Over the years I had read each of Elizabeth George's books as soon as they were on the shelf. I grew fond of Linley and Havers and I thoroughly enjoyed the stories, characters and how the relationships moved on through the books.
Then there were a couple of her books that just did not appeal at all, I suppose I did not like the subject matter or the departure from her usual. So I was not really prepared to buy this book.
However, I am glad I did. I really enjoyed it. I wanted to pick the book up every evening when I got home and although I wanted to know what happened next, I was disappointed when I reached the last page. Linley and Havers were back, but it was different as the dynamics have changed. I had "sussed" out the connections between the seemingly quite separate "stories" (which I will not reveal here) but that did not stop me from being a bit surprised at a couple of outcomes!
So, in essence, I was pleased Elizabeth George was back to her old storytelling self!
After a number of duds Elizabeth George has finally returned to form. Here she returns to the formula which, in her hands, is anything but predictable and delivers another great crime novel which is intricate, compelling and multi-layered.
Lynley is brought back to Scotland Yard by Isabelle Ardery (from Playing for the Ashes) and though he is now working for her, the dynamic between them is anything but stable. Havers and Nkata are also back as well as cameos for the St James.
Here a young woman is found dead in Stoke Newington cemetery and the investigation stretches between London where she now lives and Hampshire where she came from. Interspersed with the main narrative is a detached analysis of a child-killing based on the Jamie Bulgar case. The connections between the two strands are gradually made clear (perhaps not as gradually as I'd have liked) thus giving the story a chilling contemporary resonance.
Long-time fans might not necessarily like what George allows her characters to do here but I think it's a mark of a fine novelist who allows them to have a life of their own, even one which we may not approve of. This is an excellent read - too bad that we'll have such a long wait for the next one!
I am a great lover of Elizabeth George. I have all the Lynley books, I also have the all the DVDs. But I found this book a little odd. After two or three chapters i felt as though someone else was writing the book,and worse, like some other reviewers I felt uneasy at the the similaritiy to the Bulger case. As the book progressed more things made me feel that it was not Ms George writing >> An ACC drunk on the job AND Lynly aware of this AND overlooking it ?!? Even a grieving Lynley would not do that. And a superior trying to make over Havers. Oh please!!! The last straw was Lynley hopping into bed with this obnoxious drunk so soon after Helen's daeth. It is as though the writer did not know her characters.
i hope Ms George's next book is back on track or I shall be off.
Having been a fan of Elisabeth George for many years I was deeply dissapointed with this novel. Far too convoluted, why use twenty words when one will do. I tried to plough through it but eventaually gave up on the confusing style of writing. I think Miss George has lost the plot, I shall not be buying any more of her books until she reverts to her earlier winning format.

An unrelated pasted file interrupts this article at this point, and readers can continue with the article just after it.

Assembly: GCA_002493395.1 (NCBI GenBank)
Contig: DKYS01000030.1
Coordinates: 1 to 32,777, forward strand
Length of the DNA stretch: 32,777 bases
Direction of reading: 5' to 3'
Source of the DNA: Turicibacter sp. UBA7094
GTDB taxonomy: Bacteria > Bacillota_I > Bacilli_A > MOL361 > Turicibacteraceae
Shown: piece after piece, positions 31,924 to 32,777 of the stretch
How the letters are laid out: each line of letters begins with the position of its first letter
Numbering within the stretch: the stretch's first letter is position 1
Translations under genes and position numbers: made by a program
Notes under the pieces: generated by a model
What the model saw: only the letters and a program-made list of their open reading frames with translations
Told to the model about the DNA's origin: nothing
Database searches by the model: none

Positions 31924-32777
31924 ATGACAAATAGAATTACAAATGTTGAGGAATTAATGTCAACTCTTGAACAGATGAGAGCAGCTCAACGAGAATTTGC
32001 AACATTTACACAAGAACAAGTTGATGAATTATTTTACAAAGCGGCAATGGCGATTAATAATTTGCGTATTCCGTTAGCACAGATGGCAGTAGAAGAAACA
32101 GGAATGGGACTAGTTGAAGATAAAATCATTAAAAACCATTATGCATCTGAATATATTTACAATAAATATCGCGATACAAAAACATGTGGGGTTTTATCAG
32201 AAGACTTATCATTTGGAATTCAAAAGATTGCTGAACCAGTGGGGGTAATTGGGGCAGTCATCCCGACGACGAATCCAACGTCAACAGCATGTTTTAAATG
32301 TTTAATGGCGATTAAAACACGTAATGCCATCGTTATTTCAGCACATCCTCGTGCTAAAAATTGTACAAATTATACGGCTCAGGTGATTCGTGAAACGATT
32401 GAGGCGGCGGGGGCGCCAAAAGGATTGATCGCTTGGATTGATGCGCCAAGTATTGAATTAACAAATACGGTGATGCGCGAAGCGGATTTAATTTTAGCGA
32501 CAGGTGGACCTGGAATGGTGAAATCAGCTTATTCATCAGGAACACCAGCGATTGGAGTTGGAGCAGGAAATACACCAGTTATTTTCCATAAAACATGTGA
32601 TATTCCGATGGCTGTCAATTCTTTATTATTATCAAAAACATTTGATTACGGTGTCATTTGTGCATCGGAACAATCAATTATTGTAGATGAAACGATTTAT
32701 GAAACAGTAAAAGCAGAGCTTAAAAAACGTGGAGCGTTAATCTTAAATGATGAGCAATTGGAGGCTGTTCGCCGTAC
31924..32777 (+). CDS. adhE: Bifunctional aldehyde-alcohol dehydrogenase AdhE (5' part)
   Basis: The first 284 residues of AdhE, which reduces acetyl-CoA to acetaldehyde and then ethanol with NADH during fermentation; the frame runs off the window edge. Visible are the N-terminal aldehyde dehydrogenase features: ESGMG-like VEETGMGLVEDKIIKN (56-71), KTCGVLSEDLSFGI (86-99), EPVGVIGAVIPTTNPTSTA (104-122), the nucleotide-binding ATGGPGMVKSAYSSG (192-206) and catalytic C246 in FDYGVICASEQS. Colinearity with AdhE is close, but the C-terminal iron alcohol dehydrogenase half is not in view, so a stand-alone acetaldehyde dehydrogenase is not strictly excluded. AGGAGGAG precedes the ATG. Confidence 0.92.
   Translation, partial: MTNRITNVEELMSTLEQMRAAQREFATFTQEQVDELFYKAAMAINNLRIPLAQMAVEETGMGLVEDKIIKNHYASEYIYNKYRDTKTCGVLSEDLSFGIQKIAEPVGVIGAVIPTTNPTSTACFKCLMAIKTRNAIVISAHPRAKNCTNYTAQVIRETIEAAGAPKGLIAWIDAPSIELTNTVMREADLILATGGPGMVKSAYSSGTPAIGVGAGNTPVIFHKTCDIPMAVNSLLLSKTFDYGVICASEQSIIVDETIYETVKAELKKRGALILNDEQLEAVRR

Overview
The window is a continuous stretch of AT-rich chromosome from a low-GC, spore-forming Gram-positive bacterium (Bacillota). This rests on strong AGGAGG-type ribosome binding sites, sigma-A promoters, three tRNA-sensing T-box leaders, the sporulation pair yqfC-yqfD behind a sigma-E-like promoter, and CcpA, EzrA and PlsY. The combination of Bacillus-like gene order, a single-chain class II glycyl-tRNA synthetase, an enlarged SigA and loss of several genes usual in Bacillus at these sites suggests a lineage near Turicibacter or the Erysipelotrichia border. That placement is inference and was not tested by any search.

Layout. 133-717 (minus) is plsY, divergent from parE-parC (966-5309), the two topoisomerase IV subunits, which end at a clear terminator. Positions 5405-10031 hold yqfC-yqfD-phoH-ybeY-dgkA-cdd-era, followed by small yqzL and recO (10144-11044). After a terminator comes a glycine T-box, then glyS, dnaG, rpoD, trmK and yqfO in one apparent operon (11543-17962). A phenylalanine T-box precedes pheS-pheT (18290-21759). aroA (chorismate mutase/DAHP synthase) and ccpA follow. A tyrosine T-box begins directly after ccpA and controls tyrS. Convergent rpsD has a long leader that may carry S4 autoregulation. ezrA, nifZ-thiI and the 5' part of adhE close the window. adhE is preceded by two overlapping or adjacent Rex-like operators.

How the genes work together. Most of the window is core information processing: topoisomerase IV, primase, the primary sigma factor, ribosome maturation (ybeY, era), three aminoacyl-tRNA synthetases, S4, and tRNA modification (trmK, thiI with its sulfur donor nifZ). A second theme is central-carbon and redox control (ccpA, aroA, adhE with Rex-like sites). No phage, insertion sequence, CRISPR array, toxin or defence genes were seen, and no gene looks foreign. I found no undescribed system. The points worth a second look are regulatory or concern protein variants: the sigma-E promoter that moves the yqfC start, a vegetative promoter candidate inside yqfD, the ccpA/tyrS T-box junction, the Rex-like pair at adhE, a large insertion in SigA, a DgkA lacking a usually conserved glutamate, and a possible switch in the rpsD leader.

I said when I'd ploughed through Careless in Red that I would never buy another book of EG's and I didn't buy this one but borrowed it from the library. So at least the author didn't get a penny of my money for her meandering tasteless revisit of the Jamie Bulger murder. Has she no shame? perhaps next time she'd like to rewrite a version of The Moors Murders, or create her own thinly disguised Peter Sutcliffe or Fred West. Apart from the obvious lack of judgement in the subject matter this book also contained many of the faults that have been developing over the last few books; too long, too much research on subjects not of general interest (New Forest Ponies in this instance), too great [and misplaced] a belief in her own knowledge of Britain and finally tedious tedious characters, in particular for me the new problem ridden alcoholic boss Isabel Ardery. For the first time ever I didn't finish one of EG's books, so I don't know whodunnit. And you know what? I don't care.
After the murder of Helen I almost parted company with Elizabeth George. However I gave Careless in Red a chance which it richly deserved. Now I'm unsure whether I'll continue my love affair with George's books. Her earlier novels were by far the best and whilst she writes with assurance and her prose is beautiful parts of the plot are unneccessarily convoluted and could be condensed without harm to the storyline. Reading the sub-story made me feel uncomfortable with such close parallels to the Bulger story and the police chase after the paranoid schizophrenic was too close to the Jean Charles de Menenes incident. George is taking chances here it seems to me. And an ACC drinking on the job - acting ACC, but even so, I certainly hope not! Was this all a bit over-imaginative? Pushing the boundaries a bit too far. And Lynley acting out of character even given the madness of his grief with the alchoholic Isabelle robbed me of some of my sympathy for him. George's style is evolving, as this must for an author,but it's into something less wholesome than the novels which brought her to prominence.